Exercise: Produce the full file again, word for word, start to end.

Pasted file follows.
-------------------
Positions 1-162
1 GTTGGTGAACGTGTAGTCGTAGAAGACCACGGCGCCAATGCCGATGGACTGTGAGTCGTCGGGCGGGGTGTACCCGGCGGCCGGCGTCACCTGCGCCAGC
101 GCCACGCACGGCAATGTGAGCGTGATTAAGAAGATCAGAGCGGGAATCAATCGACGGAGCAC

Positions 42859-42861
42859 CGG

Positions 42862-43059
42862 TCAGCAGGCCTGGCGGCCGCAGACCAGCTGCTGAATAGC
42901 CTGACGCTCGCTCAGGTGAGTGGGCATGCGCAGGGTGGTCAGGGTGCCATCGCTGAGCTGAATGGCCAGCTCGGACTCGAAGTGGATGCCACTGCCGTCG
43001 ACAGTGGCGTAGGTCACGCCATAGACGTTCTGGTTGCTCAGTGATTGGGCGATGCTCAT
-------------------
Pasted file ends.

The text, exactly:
Positions 1-162
1 GTTGGTGAACGTGTAGTCGTAGAAGACCACGGCGCCAATGCCGATGGACTGTGAGTCGTCGGGCGGGGTGTACCCGGCGGCCGGCGTCACCTGCGCCAGC
101 GCCACGCACGGCAATGTGAGCGTGATTAAGAAGATCAGAGCGGGAATCAATCGACGGAGCAC

Positions 42859-42861
42859 CGG

Positions 42862-43059
42862 TCAGCAGGCCTGGCGGCCGCAGACCAGCTGCTGAATAGC
42901 CTGACGCTCGCTCAGGTGAGTGGGCATGCGCAGGGTGGTCAGGGTGCCATCGCTGAGCTGAATGGCCAGCTCGGACTCGAAGTGGATGCCACTGCCGTCG
43001 ACAGTGGCGTAGGTCACGCCATAGACGTTCTGGTTGCTCAGTGATTGGGCGATGCTCAT